At UN Climate Talks, Nations Depart Dramatically on the Future of Coal
Led by Britain and Canada, nations form the Power Past Coal Alliance to phase out use of the dirtiest fossil fuel — but big emitters remain absent.
A score of mostly wealthy nations banded together at UN climate talks Thursday to swear off coal-fired power, a key driver of global warming and air pollution.
To cap global warming at "well under" two degrees Celsius (3.6 degrees Fahrenheit) — the planet-saving target in the 196-nation Paris Agreement — coal must be phased out in developed countries by 2030, and "by no later than 2050 in the rest of the world," they said in a declaration.
The dirtiest of fossil fuels still generates 40 percent of the world's electricity, and none of the countries that truly depend on it were on hand to take the "no coal" pledge.
One country participating in the 12-day talks, which end Friday, has made a point of promoting the development of "clean fossil fuels" — the United States.
The near-pariah status of coal at the UN negotiations was in evidence earlier in the week when an event featuring White House officials and energy executives was greeted with protests.
The US position "is only controversial if we choose to bury our heads in the sand and ignore the realities of the global energy system," countered George David Banks, a special energy and environment assistant to US President Donald Trump.
Led by ministers from Britain and Canada, the "Powering Past Coal Alliance" committed to phasing out CO2-belching coal power, and a moratorium on new plants that lack the technology to capture emissions before they reach the atmosphere.
"In a few short years, we have almost entirely reduced our reliance on coal," said British Minister of State Claire Perry.
The share of electricity generated by coal in Britain dropped from 40 percent in July 2012 to two percent in July of this year, she noted.
Other signatories included Austria, Belgium, Canada, Costa Rica, Denmark, Finland, France, Italy, Mexico, Netherlands, and New Zealand.
Germany — where coal powers 40 percent of the country's electricity — was asked to join, said environment minister Barbara Hendricks.
"I asked them to understand that we can't make a decision like that before forming a new government," she told journalists.
Most of the enlisted countries don't have far to go to complete a phase-out.
Deadlines range from 2022 for France, which has four coal-fired plants in operation, to 2025 for Britain, where eight such power stations are still running, and 2030 for the Netherlands.
No economic rationale
"This climate meeting has seen Donald Trump trying to perversely promote coal," said Mohamed Adow, top climate analyst at Christian Aid, which advocated for the interests of poor countries.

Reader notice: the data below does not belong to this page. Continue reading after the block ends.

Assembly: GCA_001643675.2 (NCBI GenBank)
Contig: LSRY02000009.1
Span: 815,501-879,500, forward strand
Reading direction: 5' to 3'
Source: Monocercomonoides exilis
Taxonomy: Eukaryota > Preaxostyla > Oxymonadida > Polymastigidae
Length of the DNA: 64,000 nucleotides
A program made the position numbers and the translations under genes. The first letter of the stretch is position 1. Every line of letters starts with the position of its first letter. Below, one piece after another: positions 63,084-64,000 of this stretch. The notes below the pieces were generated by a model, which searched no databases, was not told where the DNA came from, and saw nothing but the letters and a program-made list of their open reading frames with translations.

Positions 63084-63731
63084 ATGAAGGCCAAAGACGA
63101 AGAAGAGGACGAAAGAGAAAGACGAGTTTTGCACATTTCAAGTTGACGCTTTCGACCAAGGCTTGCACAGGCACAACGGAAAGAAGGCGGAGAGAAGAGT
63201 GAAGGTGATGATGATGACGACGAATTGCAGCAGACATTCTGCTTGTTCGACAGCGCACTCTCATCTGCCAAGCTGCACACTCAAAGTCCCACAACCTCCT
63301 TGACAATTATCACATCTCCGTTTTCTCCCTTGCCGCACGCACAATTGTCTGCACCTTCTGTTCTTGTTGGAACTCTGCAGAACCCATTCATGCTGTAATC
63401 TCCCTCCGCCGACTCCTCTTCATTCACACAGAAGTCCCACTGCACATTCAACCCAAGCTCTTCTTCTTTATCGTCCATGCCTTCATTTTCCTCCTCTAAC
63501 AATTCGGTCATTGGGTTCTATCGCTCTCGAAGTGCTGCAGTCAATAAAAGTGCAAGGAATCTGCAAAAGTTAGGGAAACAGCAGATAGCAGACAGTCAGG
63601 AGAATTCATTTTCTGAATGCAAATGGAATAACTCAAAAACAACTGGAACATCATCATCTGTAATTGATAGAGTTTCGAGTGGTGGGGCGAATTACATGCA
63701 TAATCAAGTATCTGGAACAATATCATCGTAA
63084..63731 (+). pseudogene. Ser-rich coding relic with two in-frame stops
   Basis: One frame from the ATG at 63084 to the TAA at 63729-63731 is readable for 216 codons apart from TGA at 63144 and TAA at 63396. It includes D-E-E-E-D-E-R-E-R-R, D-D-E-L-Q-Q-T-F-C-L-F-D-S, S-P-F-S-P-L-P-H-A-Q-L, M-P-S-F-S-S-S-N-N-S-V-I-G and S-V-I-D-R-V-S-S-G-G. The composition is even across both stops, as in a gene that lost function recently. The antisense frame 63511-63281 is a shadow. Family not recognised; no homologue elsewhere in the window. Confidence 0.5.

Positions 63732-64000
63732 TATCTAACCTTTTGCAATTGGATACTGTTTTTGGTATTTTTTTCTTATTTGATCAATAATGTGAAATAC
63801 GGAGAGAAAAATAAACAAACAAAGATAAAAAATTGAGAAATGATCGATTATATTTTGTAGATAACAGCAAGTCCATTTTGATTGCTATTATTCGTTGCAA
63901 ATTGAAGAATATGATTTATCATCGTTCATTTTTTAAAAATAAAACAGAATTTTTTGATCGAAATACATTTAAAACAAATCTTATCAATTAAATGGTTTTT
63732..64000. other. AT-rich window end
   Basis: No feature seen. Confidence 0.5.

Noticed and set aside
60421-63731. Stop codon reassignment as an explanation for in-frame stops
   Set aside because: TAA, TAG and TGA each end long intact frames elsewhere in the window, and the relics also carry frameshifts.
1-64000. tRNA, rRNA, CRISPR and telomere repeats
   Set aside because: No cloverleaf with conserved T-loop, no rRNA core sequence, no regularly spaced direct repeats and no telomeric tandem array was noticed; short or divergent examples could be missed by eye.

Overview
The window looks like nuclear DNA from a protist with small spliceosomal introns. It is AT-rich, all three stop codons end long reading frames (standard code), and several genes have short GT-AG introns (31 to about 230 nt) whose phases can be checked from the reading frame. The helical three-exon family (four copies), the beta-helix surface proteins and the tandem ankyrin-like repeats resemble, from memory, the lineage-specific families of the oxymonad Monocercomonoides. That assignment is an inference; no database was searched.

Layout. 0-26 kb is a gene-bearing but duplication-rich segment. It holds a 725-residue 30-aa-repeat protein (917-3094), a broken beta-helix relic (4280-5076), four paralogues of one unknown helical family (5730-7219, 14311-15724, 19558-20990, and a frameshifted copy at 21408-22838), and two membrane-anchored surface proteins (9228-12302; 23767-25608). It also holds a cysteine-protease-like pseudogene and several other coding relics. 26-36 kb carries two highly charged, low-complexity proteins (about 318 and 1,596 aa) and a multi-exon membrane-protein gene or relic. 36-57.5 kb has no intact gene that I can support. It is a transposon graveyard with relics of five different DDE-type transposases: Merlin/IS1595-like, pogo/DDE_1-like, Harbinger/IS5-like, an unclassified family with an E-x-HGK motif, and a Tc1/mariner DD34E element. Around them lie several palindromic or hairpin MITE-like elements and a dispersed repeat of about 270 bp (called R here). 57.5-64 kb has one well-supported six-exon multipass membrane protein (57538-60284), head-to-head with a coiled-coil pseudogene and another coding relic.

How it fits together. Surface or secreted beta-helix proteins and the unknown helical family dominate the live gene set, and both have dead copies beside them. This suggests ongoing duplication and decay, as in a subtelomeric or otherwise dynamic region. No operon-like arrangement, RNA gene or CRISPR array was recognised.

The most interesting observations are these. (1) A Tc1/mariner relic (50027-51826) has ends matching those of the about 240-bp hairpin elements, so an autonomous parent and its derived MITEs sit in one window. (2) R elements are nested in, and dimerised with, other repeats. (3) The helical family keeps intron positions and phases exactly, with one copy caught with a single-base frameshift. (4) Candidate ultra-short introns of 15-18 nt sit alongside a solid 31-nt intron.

"But it will finish with the UK, Canada, and a host of other countries signaling the death knell of the world's dirtiest fossil fuel in their countries."
But not all countries are in the same boat, said Benjamin Sporton, president of the World Coal Association.
"There are 24 nations that have included a role for low-emissions coal technology as part of their NDCs," or nationally determined contributions, the voluntary greenhouse gas cuts pledged under the Paris treaty.
Coal continues to play a major role in powering the Chinese economy, and will see "big increases in India and Southeast Asia," he told AFP.
Making coal "clean," Sporton acknowledged, depends on the massive expansion of a technology called carbon capture and storage (CCS), in which CO2 emitted when coal is burned is syphoned off and stored in the ground.
The UN's climate science panel, and the International Energy Agency, both say that staying under the 2C temperature threshold will require deploying CCS.
The problem is that — despite decades of development — very little CO2 is being captured in this way.
There are only 20 CCS plants in the world that stock at least one million tones of CO2 per year, a relatively insignificant amount given the scope of the problem.
One reason is the price tag: It costs about a billion dollars (900,000 euros) to fit CCS technology to a large-scale, coal-fired plant.
"If you could develop cost-effective technology that would be permanent and work at scale, it could be a real game-changer," said Alden Meyer, a climate analyst at the Washington-based Union of Concerned Scientists. "But you have to be realistic about the prospects."
At the same time, the price of wind and especially solar power has dropped so much that CCS may no longer be economical.
The crucial issue is not retrofitting old plants, but avoiding the construction of new ones, Meyer added.
"There's really no economic rationale for coal, and there's certainly no environmental rationale for it," he told AFP.
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